March gets in the ring with online fraudsters

March is Fraud Prevention Month. The Competition Bureau of Canada has been running a campaign every March since 2004 to raise awareness of the risks of fraud, especially now that information technology, such as cloud computing and social networking sites, has given traditional scams all-too-effective digital vector attacks, warns one expert.


While the fraud prevention educational campaign may assume a consumer perspective on the inherent risks, enterprise workers are still consumers working inside a business, exposed to the same risks and prone to the same behaviour, said Bill Harmon, associate general counsel with Microsoft Corp.’s digital crimes unit.

“You still have individuals working inside these businesses and they are still subject to receiving these advanced fee fraud scams or people asking for money,” said Harmon.

In particular, with cloud computing, cyber criminals can take advantage of the advertising channel to ship malicious code that can affect the PC of an unsuspecting end user, said Harmon. Fraudsters can also run scareware to trick end users into believing their machines are infected and convince them to pay fees for fake security software.

Click fraud is also a problem for subscribers of a fraudulent content service that auto generates fake clicks to draw more money from advertisers, said Harmon. “Those kinds of scams are taking advantage of the cloud infrastructure,” said Harmon. “And those are the kinds of things we’d want to be wary of and police against.”

Earlier this week in Ottawa, Harmon spoke about fraud risks brought on by Web 2.0 technologies at the Preventing Fraud in a Digital Age summit, an event put on by a group of government and law enforcement agencies, businesses and associations.


Harmon said the information end users reveal on public social networking accounts, although seemingly benign, can be just enough for fraudsters to figure out the password to that person’s account with other cloud services.

Brian O’Higgins, an Ottawa-based security consultant, thinks that raising education and awareness about fraud is the most important thing government agencies and security experts can do. But he said he hasn’t exactly noticed any particular initiative being very effective.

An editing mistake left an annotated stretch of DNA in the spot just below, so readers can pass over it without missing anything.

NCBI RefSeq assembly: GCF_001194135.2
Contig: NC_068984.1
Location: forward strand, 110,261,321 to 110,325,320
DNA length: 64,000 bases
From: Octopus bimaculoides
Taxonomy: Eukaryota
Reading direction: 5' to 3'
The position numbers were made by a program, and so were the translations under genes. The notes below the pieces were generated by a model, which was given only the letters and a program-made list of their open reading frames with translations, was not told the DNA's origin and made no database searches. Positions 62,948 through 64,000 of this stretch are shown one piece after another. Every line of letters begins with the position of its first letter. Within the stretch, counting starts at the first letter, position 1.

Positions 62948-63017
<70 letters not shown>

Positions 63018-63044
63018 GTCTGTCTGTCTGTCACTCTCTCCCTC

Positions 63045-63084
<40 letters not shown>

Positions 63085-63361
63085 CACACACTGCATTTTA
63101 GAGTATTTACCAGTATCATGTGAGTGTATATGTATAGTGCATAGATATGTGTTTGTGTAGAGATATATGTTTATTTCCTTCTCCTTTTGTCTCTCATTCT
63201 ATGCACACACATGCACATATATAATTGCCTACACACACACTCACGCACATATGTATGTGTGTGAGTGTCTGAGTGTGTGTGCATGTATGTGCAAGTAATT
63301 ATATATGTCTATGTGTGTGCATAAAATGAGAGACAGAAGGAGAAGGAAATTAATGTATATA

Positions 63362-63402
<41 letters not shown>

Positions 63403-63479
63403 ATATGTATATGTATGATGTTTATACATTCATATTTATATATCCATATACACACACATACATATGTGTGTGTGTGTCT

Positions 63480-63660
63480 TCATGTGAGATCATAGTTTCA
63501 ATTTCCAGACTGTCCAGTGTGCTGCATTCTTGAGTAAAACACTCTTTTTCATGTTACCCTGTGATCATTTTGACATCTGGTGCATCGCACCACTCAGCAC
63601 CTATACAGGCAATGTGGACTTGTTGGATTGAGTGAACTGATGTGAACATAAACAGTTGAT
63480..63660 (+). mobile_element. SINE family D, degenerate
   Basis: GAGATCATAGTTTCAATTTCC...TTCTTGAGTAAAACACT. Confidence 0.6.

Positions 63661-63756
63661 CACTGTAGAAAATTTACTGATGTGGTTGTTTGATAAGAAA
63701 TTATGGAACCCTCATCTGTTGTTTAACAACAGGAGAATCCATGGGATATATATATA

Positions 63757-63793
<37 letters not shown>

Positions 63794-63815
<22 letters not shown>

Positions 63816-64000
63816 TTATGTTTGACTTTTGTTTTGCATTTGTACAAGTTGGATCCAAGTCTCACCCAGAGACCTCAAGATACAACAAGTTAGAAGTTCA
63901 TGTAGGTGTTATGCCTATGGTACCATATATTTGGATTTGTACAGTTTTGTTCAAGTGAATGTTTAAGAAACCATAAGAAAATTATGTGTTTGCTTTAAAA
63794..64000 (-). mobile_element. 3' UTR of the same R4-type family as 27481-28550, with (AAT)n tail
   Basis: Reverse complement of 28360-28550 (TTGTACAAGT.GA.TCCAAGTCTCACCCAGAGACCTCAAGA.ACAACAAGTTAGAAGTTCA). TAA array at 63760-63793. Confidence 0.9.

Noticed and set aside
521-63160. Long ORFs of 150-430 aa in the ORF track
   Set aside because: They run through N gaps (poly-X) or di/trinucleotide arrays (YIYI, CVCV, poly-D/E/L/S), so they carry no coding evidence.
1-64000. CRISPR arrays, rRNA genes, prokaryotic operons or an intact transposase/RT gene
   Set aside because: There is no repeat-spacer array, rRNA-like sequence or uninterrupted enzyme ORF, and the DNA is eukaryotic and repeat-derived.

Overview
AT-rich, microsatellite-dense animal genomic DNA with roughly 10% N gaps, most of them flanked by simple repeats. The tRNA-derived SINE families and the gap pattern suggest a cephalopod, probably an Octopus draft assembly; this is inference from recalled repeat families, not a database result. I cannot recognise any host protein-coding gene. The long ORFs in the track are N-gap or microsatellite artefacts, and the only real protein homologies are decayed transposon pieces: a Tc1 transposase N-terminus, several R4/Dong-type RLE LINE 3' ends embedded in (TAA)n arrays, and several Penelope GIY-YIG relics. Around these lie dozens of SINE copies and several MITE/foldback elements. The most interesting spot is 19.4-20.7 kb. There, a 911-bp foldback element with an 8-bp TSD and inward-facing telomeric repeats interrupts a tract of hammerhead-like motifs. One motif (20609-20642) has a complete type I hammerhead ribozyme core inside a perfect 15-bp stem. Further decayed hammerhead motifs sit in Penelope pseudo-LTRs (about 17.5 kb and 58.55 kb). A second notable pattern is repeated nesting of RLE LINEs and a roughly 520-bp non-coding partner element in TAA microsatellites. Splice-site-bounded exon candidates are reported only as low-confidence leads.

“Of course, a spectacular breach or fraud gets attention, and for the next three weeks or so people are more cautious,” said O’Higgins. “But the memory quickly fades.”

O’Higgins doesn’t expect many businesses and individuals will even realize March is Fraud Prevention Month. And if they do, they probably won’t even bother changing their behaviour to lessen the risks.

Despite that dismal outlook, O’Higgins does think there is opportunity for Canada’s National Cyber Security Strategy, announced in 2010, to play a meaningful role by focusing, for instance, on outreach activities.


The goal of the strategy is to improve protection from cyber threats against individuals and businesses. ITAC (Information Technology Association of Canada) took part in the strategy’s unveiling last year.

ITAC’s president and CEO, Bernard Courtois, said at the time that the strategy would up the ante on defending against cyber attacks, especially since more complex attack vectors are detected each year. “They are investing in their capabilities. We must respond by investing more in ours,” said Courtois. October is Cyber Security Awareness Month.

Harmon pointed out that the advent of information technology has provided a vehicle for fraudsters to deploy their scams that, today, have only been re-packaged to fit the digital world.

“They’re able to do it at scale. Think of the cybercriminal as an entrepreneur without any idea of social norms. And they’re just trying to exploit all this information,” said Harmon.

Follow Kathleen Lau on Twitter: @KathleenLau

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